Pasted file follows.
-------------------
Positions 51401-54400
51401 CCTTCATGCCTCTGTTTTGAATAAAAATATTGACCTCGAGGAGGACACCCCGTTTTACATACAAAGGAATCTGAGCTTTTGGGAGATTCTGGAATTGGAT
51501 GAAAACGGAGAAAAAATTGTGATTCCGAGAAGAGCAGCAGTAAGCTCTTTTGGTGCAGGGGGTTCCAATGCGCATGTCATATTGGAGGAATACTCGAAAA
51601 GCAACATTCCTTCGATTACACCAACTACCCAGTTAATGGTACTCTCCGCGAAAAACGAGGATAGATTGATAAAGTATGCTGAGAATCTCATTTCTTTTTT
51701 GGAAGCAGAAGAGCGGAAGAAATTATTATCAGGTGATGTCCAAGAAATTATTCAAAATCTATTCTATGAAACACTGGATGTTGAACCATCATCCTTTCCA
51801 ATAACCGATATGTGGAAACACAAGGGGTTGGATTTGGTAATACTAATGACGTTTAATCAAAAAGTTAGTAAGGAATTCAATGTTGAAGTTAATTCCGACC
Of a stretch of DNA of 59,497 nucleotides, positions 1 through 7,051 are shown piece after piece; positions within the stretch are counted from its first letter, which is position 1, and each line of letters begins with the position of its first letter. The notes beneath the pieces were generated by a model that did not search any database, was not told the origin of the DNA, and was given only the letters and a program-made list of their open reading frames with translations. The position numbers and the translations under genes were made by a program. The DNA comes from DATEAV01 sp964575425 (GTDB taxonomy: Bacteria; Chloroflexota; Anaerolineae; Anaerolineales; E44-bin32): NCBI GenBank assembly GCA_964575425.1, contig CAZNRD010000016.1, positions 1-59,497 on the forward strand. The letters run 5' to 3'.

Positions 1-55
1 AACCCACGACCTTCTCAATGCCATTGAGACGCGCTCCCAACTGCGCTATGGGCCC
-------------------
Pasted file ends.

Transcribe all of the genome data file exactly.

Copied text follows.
Positions 51401-54400
51401 CCTTCATGCCTCTGTTTTGAATAAAAATATTGACCTCGAGGAGGACACCCCGTTTTACATACAAAGGAATCTGAGCTTTTGGGAGATTCTGGAATTGGAT
51501 GAAAACGGAGAAAAAATTGTGATTCCGAGAAGAGCAGCAGTAAGCTCTTTTGGTGCAGGGGGTTCCAATGCGCATGTCATATTGGAGGAATACTCGAAAA
51601 GCAACATTCCTTCGATTACACCAACTACCCAGTTAATGGTACTCTCCGCGAAAAACGAGGATAGATTGATAAAGTATGCTGAGAATCTCATTTCTTTTTT
51701 GGAAGCAGAAGAGCGGAAGAAATTATTATCAGGTGATGTCCAAGAAATTATTCAAAATCTATTCTATGAAACACTGGATGTTGAACCATCATCCTTTCCA
51801 ATAACCGATATGTGGAAACACAAGGGGTTGGATTTGGTAATACTAATGACGTTTAATCAAAAAGTTAGTAAGGAATTCAATGTTGAAGTTAATTCCGACC
Of a stretch of DNA of 59,497 nucleotides, positions 1 through 7,051 are shown piece after piece; positions within the stretch are counted from its first letter, which is position 1, and each line of letters begins with the position of its first letter. The notes beneath the pieces were generated by a model that did not search any database, was not told the origin of the DNA, and was given only the letters and a program-made list of their open reading frames with translations. The position numbers and the translations under genes were made by a program. The DNA comes from DATEAV01 sp964575425 (GTDB taxonomy: Bacteria; Chloroflexota; Anaerolineae; Anaerolineales; E44-bin32): NCBI GenBank assembly GCA_964575425.1, contig CAZNRD010000016.1, positions 1-59,497 on the forward strand. The letters run 5' to 3'.

Positions 1-55
1 AACCCACGACCTTCTCAATGCCATTGAGACGCGCTCCCAACTGCGCTATGGGCCC